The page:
A question, often asked – and rarely answered satisfactorily, is why did Indian armies fail in the 1857 War against the British.
The British army was made of Indian soldiers. The gunpowder that the British army used was made and bought in India.
The British did have manufacturing edge. The Industrial Revolution was in full cry in Britain. The Great Expo at Crystal Palace had showcased the British industrial and economic might to the world.
Soon after the London Expo of 1851, the British had to face a bloody war in India where hundreds of thousands of Indian soldiers, waged war, led by a determined alliance of leaders.
But India had the power of a just cause – which aligned the local population with the Indian armies.
A glimpse to the explanation can be found in this photograph above. Note all the skulls, bones and skeletons in the foreground.
British armies, filled by mercenaries, received a bounty on joining the army, a bounty for each victory, for every leader killed – for every massacre. These bands of mercenaries ‘pacified’ entire villages by a general massacre. All men were killed.
This photograph was taken by Felice Beato, a Corfu-born photographer, in March 1858, working possibly for the British War Office. At Lucknow he took some 60 photographs.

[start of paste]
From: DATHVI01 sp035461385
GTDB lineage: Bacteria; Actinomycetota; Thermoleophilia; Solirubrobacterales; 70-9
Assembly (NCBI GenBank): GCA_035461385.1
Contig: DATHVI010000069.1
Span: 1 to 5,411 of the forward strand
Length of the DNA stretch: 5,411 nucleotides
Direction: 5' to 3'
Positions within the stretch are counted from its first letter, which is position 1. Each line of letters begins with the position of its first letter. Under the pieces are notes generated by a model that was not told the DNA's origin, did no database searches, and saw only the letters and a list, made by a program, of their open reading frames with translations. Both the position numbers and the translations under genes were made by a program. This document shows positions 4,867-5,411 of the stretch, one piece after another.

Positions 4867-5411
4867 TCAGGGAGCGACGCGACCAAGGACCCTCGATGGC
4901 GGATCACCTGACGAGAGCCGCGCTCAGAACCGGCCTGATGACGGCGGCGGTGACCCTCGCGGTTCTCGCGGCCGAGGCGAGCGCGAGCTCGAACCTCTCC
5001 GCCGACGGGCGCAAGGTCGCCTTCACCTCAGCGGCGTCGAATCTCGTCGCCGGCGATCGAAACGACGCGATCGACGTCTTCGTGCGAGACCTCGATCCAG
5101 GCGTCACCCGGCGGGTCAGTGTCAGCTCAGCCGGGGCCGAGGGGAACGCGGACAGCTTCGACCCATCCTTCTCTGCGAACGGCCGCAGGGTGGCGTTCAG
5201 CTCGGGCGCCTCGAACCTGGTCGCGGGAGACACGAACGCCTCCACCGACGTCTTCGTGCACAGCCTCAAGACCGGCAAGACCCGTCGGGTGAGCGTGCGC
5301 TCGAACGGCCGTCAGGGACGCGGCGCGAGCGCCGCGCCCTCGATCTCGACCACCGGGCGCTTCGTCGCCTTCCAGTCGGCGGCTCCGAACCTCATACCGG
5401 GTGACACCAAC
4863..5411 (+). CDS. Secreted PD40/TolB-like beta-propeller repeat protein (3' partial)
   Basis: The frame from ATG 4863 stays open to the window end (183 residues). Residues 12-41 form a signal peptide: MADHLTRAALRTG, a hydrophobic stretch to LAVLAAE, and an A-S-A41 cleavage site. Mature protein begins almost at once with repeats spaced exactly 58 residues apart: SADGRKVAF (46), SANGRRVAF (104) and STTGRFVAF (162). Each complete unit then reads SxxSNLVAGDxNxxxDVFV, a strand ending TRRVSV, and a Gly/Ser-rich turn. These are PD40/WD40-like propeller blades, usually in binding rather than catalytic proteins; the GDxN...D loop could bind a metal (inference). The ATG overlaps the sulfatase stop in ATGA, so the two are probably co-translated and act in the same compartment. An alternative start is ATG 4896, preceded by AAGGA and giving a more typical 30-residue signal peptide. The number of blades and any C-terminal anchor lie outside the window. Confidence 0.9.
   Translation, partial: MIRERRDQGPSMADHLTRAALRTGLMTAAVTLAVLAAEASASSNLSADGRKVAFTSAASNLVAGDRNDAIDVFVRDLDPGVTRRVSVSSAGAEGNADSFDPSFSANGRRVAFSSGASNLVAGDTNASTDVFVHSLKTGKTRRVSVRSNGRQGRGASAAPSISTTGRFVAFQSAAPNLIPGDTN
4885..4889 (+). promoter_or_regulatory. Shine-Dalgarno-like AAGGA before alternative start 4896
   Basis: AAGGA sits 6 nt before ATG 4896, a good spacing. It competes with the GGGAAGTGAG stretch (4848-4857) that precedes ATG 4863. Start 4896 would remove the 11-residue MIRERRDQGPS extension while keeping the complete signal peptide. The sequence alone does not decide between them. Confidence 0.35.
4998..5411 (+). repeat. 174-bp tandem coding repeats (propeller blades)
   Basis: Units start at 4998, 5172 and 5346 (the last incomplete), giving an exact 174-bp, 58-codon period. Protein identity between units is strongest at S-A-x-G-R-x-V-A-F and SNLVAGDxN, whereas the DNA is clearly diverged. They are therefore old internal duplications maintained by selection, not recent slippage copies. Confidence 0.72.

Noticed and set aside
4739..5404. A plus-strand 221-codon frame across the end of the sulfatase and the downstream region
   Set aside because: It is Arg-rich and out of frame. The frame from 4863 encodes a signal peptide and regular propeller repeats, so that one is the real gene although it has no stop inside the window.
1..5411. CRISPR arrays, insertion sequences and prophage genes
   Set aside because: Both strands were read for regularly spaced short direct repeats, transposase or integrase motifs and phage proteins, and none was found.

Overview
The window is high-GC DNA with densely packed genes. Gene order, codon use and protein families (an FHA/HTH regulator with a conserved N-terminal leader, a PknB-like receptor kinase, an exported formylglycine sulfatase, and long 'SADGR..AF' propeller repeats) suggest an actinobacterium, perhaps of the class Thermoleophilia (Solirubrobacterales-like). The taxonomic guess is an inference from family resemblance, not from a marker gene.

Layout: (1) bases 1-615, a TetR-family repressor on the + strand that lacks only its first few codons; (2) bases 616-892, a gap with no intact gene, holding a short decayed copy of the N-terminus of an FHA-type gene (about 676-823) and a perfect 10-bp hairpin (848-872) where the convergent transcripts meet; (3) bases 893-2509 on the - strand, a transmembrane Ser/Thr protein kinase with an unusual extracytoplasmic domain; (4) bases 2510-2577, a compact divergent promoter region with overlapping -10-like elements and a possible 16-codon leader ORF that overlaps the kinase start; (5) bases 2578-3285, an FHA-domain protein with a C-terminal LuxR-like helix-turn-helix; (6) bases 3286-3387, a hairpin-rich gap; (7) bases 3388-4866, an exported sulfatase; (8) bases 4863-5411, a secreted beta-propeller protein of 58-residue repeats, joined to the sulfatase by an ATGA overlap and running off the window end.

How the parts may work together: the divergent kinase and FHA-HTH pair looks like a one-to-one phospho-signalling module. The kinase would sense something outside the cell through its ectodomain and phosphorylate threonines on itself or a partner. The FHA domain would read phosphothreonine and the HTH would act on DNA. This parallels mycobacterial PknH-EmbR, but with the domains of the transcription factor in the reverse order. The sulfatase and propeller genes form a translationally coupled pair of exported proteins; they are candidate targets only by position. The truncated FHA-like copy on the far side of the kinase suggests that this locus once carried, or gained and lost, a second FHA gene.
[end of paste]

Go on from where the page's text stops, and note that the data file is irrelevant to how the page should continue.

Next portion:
The assault Secundra Bagh , by troops under Sir Colin Campbell on 16 November 1857. Pinned down for six weeks, the British troops massacred the Indian soldiers.
In the Sikandra Bagh Battle, 3 miles from the British Residency at Lucknow, some 2000 Indian soldiers were killed. The British dead were buried in trench nearby.
The Indian dead were left – unburied and in the open. These dead and unburied or un-cremated bodies are what you see in the photograph.
The British Imperial War Museum claims that during the Sikandra Bagh Battle, 24 Victoria Cross medals were won by British soldiers – the highest ever in a single day of fighting.
Though there are some stray dissenting voices on this photograph.
As one contemporary commentator described it: “A few of their [rebel] bones and skulls are to be seen in front of the picture, but when I saw them every one was being regularly buried, so I presume the dogs dug them up.” A British officer, Sir George Campbell, noted in his memoirs Beato’s presence in Lucknow and stated that he probably had the bones uncovered to be photographed. However, William Howard Russell of The Times recorded seeing many skeletons still lying around in April 1858.